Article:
Indonesia Allows the Import of Certain Manufactured Goods Hoping to Kick-Start Local Production
- Indonesia’s Ministry of Trade issued Reg 59/2020 in June 2020 that limits the number of industries allowed to import manufactured goods.
- The type of goods, however, must fall into one of three categories – complementary goods, goods used for market testing, and goods used for after-sales service purposes.
- Through this regulation, the government hopes to stimulate the local manufacturing sector, which has contracted in the first half of 2020 due to the coronavirus pandemic.
In late June 2020, Indonesia’s Ministry of Trade (MoT) issued Regulation 59 of 2020 (Reg 59/2020), which permits the import of certain manufactured goods from selected industries.
Reg 59/2020 is an amendment of Minister of Trade No. 118/M-DAG/PER/12/2015 (Reg 118/2015) on the importation of manufactured goods that fulfil three criteria – complementary goods, goods used for market testing, and goods for after-sales service purposes.COVID-19 pandemic.
According to Bank Indonesia (the central bank), the country’s Prompt Manufacturing Index (PMI), was recorded at 28.5 percent in Q2 2020, down from 45.6 percent in Q1. The PMI is a composite index that provides an indication of the health of the country’s manufacturing sector, taking into account five indices, namely, production volumes, employment, supplier delivery times, inventory, and new order volumes.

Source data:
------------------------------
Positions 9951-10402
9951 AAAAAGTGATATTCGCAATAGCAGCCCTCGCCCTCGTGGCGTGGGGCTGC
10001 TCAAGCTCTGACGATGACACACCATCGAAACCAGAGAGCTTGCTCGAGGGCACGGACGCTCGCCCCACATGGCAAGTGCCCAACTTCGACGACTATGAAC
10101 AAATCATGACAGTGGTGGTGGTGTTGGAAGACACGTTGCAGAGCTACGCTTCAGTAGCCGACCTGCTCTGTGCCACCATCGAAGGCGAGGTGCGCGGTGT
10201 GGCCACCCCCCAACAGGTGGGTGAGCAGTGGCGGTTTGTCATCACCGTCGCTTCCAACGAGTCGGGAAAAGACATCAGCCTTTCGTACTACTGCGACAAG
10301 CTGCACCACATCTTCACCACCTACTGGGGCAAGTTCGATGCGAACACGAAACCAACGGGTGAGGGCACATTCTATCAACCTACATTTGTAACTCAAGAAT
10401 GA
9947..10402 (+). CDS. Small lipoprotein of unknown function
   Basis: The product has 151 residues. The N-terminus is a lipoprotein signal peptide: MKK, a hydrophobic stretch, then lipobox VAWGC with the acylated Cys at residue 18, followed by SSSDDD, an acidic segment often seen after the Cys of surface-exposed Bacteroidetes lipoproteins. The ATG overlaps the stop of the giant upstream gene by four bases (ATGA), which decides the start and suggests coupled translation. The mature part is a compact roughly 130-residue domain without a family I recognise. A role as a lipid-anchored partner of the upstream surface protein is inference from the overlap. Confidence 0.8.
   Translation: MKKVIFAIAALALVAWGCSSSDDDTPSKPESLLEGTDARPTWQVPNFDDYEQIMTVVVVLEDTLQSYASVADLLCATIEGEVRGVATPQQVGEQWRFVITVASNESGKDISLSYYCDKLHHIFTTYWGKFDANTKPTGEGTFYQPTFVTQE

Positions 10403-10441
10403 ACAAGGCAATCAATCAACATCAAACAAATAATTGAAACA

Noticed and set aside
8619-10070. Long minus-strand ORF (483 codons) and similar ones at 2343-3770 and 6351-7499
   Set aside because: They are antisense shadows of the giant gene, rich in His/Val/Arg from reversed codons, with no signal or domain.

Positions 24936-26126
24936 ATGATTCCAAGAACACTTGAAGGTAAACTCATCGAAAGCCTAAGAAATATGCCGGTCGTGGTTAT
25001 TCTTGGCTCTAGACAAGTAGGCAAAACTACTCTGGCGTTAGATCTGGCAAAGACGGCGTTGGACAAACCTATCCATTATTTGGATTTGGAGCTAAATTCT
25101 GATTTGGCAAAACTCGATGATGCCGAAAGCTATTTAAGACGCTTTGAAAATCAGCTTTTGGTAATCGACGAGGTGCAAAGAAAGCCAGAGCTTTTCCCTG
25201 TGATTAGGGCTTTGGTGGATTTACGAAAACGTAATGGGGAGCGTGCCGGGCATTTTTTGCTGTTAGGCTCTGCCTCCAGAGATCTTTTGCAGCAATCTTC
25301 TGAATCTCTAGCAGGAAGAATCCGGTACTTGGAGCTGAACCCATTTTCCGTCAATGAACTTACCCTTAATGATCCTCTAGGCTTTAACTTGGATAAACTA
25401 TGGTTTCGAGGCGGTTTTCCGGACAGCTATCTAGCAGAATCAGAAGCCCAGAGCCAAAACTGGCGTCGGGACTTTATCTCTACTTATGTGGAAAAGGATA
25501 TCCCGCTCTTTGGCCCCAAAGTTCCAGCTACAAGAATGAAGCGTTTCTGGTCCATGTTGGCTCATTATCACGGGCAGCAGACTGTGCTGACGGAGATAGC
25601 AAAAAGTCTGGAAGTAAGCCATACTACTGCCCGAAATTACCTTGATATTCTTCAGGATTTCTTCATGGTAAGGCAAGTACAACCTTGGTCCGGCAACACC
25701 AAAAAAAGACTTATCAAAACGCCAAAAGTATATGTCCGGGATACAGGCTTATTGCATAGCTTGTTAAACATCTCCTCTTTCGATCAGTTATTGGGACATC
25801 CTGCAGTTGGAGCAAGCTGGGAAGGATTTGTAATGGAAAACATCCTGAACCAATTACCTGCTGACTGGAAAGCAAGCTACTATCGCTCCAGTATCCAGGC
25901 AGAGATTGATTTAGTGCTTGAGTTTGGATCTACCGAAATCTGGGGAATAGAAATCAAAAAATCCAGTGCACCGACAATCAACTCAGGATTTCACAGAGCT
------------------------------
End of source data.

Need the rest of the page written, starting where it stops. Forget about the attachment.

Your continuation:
Which industry sectors can import manufactured goods?
Under (Reg 59/2020), 13 industries are allowed to import complementary goods.
Eight industry sectors are allowed to import goods for market testing.
Four industries have been permitted to import goods that will be used for after-sales services.
How can businesses obtain import approval?
To obtain import approval, businesses should first ensure that they adhere to the aforementioned industries and sub-sectors.
Companies will also need to have a business identification number (NIB) and apply through the Ministry of trade’s INATRADE online portal. The portal is now integrated with SIINas (the national database, which contains information on the country’s industries) and E-BPOM (for applications to the National Food and Drugs Agency).
The applicants will receive notification of their application within five working days, and if approved, companies will need to submit an electronic report through INATRADE after the products have been imported.
Businesses should seek advice from reliable local advisors who can ensure their application is accurate.
ASEAN Briefing is produced by Dezan Shira & Associates. The firm assists foreign investors throughout Asia and maintains offices throughout ASEAN, including in Singapore, Hanoi, Ho Chi Minh City and Jakarta. Please contact us at firstname.lastname@example.org or visit our website at www.dezshira.com.